If building a successful brand is all about solid fundamentals, execution, and consistency, why doesn't every franchise do it? "Why doesn't everyone win the Super Bowl?" asks Phil Friedman, president and CEO, who co-led a 1999 buyout of the company.
When Friedman and a partner bought McAlister's, they liked the brand and direction of the company and saw no reason to change. Instead, they focused on solidifying the basic building blocks: training, franchise support, and marketing.
"If the fundamentals are great, then you can do more," he says. "First you must have the philosophy of building a brand. If you look at it as [just] a business, your philosophy could be to expand as fast as possible and get into as many markets as possible." That doesn't work - at least not for Friedman, who views brand-building and expansion more as a marathon than a sprint.
"We're trying to do the basics first, execution of the concept. So pace - how fast we're doing it - becomes part of the brand," he says. "We will try to expand concentrically outward, but not leapfrog across the country. If someone calls from California, we'll talk to them in two years. It's intoxicating to say I can franchise this or franchise that. Hawaii is a little far down the road."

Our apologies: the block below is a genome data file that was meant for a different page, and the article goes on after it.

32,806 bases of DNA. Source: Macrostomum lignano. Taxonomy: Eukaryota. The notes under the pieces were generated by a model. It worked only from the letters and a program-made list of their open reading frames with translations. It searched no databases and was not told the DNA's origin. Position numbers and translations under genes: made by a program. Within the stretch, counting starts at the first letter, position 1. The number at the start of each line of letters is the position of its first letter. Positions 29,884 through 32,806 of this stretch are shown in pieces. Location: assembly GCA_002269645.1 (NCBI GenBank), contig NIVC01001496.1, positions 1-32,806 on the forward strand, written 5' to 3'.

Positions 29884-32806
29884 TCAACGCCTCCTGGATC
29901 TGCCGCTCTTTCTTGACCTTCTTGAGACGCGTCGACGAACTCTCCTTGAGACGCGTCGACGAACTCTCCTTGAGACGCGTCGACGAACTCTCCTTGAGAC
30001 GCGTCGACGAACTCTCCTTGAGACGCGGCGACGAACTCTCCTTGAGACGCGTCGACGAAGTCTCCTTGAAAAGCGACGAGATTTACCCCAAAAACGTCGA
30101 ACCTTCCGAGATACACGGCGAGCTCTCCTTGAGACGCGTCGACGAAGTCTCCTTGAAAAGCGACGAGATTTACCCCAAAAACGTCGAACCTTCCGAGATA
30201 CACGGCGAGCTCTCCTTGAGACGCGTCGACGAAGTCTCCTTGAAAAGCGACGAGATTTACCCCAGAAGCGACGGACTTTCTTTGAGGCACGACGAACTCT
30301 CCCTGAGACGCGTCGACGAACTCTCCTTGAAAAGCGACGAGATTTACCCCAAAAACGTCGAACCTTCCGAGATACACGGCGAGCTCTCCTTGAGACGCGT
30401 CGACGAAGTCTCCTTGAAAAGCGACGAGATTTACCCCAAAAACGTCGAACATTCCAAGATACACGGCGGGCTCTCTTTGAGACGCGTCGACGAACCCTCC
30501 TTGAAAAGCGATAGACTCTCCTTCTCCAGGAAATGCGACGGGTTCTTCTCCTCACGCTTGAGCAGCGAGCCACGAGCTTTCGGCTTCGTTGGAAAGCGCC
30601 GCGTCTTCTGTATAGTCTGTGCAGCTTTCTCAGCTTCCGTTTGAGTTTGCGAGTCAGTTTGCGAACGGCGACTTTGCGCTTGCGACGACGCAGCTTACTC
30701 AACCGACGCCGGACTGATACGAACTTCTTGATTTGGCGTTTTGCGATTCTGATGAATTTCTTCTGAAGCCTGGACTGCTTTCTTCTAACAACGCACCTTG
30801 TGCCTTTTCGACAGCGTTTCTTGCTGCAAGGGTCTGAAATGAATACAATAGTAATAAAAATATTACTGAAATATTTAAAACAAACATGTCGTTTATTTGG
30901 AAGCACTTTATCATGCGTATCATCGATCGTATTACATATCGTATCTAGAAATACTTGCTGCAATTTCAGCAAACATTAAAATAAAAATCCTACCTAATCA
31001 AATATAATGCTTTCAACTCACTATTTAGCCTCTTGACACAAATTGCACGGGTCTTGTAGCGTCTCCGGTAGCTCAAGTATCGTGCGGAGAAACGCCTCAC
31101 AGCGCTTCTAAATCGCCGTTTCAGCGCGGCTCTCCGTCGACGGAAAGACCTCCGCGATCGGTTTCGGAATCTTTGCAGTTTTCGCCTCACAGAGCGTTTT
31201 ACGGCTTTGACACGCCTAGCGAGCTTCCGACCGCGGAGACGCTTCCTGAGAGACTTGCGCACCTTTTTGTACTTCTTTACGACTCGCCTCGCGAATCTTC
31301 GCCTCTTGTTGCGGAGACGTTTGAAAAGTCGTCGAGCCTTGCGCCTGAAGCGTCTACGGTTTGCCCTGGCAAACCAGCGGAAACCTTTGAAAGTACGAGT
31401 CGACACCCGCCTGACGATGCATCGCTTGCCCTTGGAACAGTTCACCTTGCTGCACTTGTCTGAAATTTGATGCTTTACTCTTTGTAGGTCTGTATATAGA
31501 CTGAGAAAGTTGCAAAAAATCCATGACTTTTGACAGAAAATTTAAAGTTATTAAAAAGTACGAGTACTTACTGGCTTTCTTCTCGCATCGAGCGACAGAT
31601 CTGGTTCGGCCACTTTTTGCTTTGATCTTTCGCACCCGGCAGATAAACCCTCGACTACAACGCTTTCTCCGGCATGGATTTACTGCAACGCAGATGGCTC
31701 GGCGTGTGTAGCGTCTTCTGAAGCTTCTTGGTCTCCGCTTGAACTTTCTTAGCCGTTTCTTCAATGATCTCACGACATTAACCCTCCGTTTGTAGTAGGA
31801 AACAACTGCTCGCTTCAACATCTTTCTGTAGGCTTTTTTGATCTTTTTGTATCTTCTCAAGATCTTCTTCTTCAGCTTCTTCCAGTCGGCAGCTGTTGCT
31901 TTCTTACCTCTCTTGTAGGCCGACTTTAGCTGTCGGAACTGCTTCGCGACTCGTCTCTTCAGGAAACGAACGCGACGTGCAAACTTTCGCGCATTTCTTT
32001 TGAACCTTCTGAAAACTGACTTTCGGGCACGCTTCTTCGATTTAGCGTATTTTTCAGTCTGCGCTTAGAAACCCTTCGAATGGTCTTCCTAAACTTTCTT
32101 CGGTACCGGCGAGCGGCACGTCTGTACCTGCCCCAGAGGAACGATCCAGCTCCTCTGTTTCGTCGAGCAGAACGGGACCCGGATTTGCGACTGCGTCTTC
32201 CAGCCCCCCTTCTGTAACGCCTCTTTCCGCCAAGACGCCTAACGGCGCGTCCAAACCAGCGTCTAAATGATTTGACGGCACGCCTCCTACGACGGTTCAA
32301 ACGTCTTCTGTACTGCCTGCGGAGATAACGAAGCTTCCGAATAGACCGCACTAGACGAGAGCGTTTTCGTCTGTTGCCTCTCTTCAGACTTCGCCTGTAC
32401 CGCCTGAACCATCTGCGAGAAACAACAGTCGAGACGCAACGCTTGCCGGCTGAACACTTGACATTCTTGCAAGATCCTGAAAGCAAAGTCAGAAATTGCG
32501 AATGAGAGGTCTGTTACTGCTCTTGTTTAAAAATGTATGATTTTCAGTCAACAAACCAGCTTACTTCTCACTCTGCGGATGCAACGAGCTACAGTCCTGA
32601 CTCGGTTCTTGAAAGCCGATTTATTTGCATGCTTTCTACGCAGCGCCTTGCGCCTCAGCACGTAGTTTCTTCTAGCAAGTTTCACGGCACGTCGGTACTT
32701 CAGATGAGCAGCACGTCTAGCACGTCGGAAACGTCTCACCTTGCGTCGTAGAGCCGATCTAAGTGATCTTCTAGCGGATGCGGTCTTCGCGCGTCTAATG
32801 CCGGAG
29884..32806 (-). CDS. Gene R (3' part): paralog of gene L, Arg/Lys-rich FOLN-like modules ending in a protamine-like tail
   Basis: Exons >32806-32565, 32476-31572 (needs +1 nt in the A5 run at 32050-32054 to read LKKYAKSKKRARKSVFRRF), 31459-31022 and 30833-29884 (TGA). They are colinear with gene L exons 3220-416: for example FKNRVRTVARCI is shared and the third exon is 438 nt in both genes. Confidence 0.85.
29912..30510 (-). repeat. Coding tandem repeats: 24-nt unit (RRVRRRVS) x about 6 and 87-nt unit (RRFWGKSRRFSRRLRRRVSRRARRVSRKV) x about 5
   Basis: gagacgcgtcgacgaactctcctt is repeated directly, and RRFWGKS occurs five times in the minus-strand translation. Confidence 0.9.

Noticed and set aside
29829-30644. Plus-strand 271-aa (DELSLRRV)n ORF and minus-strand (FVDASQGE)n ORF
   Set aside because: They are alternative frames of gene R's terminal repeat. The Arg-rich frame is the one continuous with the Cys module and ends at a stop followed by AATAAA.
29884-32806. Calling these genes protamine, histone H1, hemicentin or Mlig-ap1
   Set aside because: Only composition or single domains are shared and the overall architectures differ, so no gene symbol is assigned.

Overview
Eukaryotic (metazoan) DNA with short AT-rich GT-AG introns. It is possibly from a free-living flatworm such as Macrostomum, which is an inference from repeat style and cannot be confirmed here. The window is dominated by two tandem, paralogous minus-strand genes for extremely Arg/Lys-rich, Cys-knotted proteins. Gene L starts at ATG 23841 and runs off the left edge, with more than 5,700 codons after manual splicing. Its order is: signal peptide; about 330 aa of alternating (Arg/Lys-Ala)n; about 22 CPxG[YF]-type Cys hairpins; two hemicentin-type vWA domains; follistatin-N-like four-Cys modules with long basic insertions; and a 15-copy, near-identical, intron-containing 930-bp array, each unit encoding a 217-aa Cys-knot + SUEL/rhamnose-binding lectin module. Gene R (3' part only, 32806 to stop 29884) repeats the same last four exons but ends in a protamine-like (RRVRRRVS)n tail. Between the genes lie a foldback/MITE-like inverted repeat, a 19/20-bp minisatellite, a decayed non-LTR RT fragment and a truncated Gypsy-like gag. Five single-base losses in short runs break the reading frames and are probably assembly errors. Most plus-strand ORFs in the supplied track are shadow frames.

Going 15-for-15 in profitable years, McAlister's is definitely expanding: 2003 sales of $126.7 million were up 26.7% from 2002. For 2004 the company is projecting $170 million in revenue and 35 new restaurants, many in new markets in Florida and Texas.
Area development is a key component for Friedman in growing the brand. "It's so important in franchising. It gets the franchisee in the mode of building an organization in their area from the very beginning. As they build their own company they'll be hiring people who will grow with them," he says.
While today's down economy helps franchising overall, for Friedman brand positioning is a constant. What doesn't work is to change your positioning as the economy changes. "That's not understanding what your brand is. We have a very high-frequency concept, so if we do a great job people come back and tell their friends," says Friedman, who places McAlister's between Wendy's and Chili's in terms of price, food, and service.
"If you deliver the 'McAlister's touch' - a little bit of service, a little bit of friendliness, satisfied customers develop a loyalty to the brand and spread the brand," he says. "In every retail experience it's one transaction, one customer a day. It's all cliches, but they're tried and true over time."
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